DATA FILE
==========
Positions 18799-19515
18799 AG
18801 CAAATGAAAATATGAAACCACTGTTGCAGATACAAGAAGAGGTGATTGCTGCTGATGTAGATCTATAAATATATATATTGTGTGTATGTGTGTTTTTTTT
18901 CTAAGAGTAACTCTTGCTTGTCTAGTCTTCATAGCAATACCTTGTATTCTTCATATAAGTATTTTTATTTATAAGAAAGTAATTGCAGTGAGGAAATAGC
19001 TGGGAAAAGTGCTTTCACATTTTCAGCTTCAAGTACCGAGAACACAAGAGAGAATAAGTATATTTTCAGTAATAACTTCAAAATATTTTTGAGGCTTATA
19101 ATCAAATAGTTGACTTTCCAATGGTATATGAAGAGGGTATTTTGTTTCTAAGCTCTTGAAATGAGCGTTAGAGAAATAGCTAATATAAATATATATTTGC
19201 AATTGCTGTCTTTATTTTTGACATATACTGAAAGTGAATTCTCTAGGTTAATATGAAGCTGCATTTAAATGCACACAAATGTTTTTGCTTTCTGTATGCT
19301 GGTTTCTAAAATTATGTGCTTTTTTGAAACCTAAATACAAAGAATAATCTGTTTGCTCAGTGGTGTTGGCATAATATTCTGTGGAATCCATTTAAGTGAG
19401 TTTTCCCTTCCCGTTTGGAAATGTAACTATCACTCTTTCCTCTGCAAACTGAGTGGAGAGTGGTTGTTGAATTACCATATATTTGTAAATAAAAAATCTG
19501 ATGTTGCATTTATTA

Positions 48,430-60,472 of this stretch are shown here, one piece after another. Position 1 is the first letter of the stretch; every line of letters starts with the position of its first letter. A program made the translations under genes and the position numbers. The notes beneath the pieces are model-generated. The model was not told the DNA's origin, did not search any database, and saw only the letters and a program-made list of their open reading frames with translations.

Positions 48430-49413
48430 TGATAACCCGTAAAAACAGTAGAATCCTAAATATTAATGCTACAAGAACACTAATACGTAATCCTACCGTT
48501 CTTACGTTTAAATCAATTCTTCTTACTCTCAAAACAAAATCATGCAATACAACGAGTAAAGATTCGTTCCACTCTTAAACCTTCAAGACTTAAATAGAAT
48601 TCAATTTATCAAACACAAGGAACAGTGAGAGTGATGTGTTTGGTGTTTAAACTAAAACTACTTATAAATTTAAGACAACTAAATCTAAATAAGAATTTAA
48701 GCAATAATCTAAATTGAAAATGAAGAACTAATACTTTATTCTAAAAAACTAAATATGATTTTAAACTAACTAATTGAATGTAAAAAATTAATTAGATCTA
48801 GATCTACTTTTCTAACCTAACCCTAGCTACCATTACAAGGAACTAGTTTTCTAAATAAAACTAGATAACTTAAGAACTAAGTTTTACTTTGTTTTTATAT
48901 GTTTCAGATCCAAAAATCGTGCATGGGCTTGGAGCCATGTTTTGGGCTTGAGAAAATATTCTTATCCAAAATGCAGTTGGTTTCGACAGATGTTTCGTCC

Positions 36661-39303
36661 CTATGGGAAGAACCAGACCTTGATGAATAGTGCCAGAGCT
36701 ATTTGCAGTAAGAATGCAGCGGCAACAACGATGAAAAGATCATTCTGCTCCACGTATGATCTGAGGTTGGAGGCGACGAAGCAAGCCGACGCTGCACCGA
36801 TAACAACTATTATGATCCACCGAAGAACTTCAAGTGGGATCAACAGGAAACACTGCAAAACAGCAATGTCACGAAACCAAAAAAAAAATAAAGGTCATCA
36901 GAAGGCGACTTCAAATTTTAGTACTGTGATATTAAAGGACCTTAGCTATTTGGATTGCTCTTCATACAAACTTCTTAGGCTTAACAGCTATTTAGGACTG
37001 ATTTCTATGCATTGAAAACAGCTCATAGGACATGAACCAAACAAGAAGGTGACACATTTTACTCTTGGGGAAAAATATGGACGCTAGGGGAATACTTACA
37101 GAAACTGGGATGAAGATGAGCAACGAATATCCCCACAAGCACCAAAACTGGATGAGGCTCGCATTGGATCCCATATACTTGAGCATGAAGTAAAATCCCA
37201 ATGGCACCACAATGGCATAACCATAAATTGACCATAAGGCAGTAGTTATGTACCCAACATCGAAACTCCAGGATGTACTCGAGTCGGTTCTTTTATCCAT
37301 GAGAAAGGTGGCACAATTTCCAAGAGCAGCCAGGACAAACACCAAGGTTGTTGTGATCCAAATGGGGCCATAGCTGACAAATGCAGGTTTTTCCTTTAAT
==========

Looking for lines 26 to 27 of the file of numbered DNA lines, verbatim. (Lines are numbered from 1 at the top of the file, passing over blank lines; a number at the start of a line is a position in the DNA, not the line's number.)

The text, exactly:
37201 ATGGCACCACAATGGCATAACCATAAATTGACCATAAGGCAGTAGTTATGTACCCAACATCGAAACTCCAGGATGTACTCGAGTCGGTTCTTTTATCCAT
37301 GAGAAAGGTGGCACAATTTCCAAGAGCAGCCAGGACAAACACCAAGGTTGTTGTGATCCAAATGGGGCCATAGCTGACAAATGCAGGTTTTTCCTTTAAT